Friday night’s Angels victory, their fourth in a row, saw another Albert Pujols home run and a ninth inning rally featuring pinch hits by struggling Mark Trumbo and Howie Kendrick. All good signs, right? Sure. Perhaps lost in this modest winning streak, though, was another rough outing from Ervin Santana.
Enormously talented and maddeningly inconsistent, Santana is the type of pitcher who gives managers gray hairs and costs General Managers their jobs. Oliver Perez nods in agreement from his beach house. Santana showed what he could be in 2008 throwing 219.0 innings with a 3.49 ERA, 3.30 FIP (fielding independent pitching), 8.79 K/9 and 1.93 BB/9. The strikeout and walk rates were just a tease though as he hasn’t come close to either of those numbers again.
Santana had productive seasons in 2010 and 2011. He pitched over 220.0 innings in each year with sub 4.00 ERAs and around a 7 K/9 and 3 BB/9. But in 2012, the strikeout rate is down and the walk rate is up. While he’s getting more ground balls than ever before in his career (53%), almost a quarter of his fly balls leave the yard. Santana’s 22.8% HR/FB ratio is the worst in the Majors and would be the worst, by far, over the past three or four seasons. More context? Hideki Irabu‘s HR/FB ratio was 22.9% in his last season and he was a round laughing stock.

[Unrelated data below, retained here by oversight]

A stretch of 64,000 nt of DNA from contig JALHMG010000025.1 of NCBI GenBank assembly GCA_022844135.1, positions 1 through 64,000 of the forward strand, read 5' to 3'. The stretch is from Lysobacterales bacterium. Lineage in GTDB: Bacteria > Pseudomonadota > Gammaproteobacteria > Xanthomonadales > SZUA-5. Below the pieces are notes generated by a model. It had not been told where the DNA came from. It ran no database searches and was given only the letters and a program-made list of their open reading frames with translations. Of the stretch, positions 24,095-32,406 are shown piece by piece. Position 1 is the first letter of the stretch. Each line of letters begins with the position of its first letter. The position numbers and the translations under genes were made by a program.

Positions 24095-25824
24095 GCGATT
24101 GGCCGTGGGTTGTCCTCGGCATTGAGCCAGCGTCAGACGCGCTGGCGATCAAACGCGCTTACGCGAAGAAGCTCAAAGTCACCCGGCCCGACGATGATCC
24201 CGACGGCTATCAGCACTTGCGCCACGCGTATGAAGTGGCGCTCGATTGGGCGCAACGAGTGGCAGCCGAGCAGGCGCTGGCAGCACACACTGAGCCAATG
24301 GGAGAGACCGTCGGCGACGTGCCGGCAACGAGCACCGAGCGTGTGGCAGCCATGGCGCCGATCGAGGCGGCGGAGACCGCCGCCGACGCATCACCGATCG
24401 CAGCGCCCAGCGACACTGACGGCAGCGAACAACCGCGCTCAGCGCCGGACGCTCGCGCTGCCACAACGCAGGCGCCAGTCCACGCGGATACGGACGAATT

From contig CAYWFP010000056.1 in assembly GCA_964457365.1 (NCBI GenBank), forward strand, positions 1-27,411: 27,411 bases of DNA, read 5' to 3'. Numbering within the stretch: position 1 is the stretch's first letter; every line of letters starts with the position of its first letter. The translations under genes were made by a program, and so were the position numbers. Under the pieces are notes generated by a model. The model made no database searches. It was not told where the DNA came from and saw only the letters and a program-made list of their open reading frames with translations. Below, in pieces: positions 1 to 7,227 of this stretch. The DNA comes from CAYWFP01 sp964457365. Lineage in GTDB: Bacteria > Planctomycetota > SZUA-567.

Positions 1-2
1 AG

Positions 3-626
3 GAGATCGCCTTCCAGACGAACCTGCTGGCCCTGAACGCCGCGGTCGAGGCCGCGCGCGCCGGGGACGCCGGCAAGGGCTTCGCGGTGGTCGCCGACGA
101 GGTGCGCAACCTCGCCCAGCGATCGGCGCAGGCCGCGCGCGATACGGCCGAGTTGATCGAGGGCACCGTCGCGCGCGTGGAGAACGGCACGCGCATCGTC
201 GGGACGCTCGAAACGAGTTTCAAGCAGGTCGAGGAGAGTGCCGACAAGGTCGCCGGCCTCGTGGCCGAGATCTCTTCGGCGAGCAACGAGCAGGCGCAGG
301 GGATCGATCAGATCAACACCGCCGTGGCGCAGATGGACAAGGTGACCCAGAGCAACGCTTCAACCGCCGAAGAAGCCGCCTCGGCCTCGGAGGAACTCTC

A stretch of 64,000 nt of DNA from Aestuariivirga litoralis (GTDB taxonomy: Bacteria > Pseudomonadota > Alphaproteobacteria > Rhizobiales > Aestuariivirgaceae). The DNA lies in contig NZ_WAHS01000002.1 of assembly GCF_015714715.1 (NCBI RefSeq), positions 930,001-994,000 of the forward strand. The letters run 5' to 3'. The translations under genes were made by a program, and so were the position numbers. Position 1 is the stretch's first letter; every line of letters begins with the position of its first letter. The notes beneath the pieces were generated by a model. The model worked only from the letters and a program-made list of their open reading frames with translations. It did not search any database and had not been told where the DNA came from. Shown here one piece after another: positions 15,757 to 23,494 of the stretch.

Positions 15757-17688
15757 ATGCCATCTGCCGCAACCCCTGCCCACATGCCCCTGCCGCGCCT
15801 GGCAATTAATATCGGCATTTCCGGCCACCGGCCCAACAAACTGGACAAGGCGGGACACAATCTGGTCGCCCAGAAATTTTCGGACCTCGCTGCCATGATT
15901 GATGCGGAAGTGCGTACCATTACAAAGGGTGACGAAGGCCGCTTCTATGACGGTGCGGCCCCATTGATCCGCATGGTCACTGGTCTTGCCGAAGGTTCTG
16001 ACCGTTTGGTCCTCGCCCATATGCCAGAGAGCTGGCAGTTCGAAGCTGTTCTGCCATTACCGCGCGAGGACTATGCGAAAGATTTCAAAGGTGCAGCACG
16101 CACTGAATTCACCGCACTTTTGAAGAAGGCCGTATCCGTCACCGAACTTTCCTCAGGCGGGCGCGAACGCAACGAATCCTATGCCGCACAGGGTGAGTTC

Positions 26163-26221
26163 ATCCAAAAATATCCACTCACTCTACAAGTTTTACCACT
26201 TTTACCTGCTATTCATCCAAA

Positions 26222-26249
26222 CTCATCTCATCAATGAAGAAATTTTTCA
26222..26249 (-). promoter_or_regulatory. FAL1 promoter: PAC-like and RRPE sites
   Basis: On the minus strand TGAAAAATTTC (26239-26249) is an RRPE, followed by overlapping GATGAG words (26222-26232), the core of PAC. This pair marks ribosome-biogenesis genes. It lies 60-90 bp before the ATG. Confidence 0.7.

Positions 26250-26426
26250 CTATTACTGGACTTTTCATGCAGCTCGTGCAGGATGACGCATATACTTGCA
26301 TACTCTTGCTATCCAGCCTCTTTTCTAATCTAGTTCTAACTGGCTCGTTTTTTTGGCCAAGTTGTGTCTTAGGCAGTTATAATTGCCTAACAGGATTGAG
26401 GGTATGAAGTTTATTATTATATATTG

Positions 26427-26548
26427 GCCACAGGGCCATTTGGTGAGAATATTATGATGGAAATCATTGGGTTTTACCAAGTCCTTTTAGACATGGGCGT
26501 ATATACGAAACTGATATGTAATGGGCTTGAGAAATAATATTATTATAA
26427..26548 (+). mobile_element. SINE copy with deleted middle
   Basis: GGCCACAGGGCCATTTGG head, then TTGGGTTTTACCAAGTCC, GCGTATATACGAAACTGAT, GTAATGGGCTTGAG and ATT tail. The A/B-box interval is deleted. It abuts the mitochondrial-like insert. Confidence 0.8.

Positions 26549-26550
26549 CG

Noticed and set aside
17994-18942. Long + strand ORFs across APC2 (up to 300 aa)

Yes, it is early and those HR/FB rates will come down. Santana isn’t alone in the 20% range either. James Shields and Clay Buchholz share his pain. In fact, Santana isn’t even alone at the top of the leader board with 13 homers allowed. Colby Lewis shares that honor, remarkably 10 of his were given up away from his home launching pad.
Santana has been better at home than on the road but he’s still going to have to pitch away from the Big A. Friday night in Seattle was another bummer. Santana threw 106 pitches over five innings while walking seven and only striking out three. Erv served up his 13th homer to Justin Smoak in the fifth. Santana was rolling on a bit of a hot streak after not allowing a home run in his previous two starts. He’s now given up a home run in seven of his 10 outing this season. The Angels have to be concerned about Santana’s homer-proneness.
Considering the new front office, I’d be nervous if I was Angels pitching coach, Mike Butcher.